The current budget proposal envisions that spending will remain roughly level through 2017 and amounts to a case against substantial cuts.

      “Never before has the IC been called upon to master such complexity and so many issues in such a resource-constrained environment,” Clapper wrote.

      An espionage empire

      The summary provides a detailed look at how the U.S. intelligence community has been reconfigured by the massive infusion of resources that followed the 2001 attacks. The United States has spent more than $500 billion on intelligence during that period, an outlay that U.S. officials say has succeeded in its main objective: preventing another catastrophic terrorist attack in the United States.

      The result is an espionage empire with resources and a reach beyond those of any adversary, sustained even now by spending that rivals or exceeds the levels at the height of the Cold War.

      The current total budget request was 2.4 percent below that of fiscal 2012. In constant dollars, it was about twice the estimated size of the 2001 budget and 25 percent above that of 2006, five years into what was then known as the “global war on terror.”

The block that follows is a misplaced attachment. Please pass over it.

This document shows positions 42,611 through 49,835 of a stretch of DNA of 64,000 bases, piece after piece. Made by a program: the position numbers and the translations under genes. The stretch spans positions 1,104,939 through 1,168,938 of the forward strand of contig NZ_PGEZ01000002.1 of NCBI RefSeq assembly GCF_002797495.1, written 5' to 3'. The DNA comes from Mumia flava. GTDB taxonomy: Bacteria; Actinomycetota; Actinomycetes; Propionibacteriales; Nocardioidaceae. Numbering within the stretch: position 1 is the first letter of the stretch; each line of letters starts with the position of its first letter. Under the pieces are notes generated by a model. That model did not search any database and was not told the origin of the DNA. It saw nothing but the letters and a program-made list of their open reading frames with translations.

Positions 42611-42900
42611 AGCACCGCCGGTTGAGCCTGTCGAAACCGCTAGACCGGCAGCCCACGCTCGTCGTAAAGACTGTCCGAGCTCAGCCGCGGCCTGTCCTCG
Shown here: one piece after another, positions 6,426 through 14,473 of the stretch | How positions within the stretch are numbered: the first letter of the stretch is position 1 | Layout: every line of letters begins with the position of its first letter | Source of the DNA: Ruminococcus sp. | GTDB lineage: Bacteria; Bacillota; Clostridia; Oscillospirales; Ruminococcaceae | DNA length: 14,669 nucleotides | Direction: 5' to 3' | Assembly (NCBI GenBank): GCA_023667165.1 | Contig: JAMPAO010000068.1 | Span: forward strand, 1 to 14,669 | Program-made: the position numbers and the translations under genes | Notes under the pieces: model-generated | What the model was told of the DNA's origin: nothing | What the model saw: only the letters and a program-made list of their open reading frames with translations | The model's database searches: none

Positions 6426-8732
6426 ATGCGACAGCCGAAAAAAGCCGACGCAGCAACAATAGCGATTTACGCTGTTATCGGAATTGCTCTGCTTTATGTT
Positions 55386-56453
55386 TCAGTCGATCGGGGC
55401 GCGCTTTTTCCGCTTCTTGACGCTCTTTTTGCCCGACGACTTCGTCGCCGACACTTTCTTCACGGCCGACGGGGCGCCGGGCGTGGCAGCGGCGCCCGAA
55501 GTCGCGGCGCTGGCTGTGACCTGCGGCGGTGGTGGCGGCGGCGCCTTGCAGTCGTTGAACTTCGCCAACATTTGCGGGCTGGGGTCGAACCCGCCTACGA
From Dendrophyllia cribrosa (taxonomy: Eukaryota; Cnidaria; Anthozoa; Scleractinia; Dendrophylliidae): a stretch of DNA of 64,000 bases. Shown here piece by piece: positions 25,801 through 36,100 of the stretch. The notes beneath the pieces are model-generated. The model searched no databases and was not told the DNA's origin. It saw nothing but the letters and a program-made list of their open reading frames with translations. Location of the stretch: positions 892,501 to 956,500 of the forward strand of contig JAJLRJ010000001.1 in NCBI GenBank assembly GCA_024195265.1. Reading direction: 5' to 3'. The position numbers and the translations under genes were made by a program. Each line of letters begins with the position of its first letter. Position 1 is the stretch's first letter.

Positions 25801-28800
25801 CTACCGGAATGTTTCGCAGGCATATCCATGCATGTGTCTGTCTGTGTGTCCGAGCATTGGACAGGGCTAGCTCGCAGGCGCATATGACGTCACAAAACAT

Historical data on U.S. intelligence spending is largely nonexistent. Through extrapolation, experts have estimated that Cold War spending probably peaked in the late 1980s at an amount that would be the equivalent of $71 billion today.

      Spending in the most recent cycle surpassed that amount, based on the $52.6 billion detailed in documents obtained by The Post plus a separate $23 billion devoted to intelligence programs that more directly support the U.S. military.

      Lee H. Hamilton, an Indiana Democrat who chaired the House Intelligence Committee and co-chaired the commission that investigated the Sept. 11 attacks, said that access to budget details will enable an informed public debate on intelligence spending for the first time, much as Snowden’s disclosures of NSA surveillance programs brought attention to operations that had assembled data on nearly every U.S. citizen.

      “Much of the work that the intelligence community does has a profound impact on the life of ordinary Americans, and they ought not to be excluded from the process,” Hamilton said.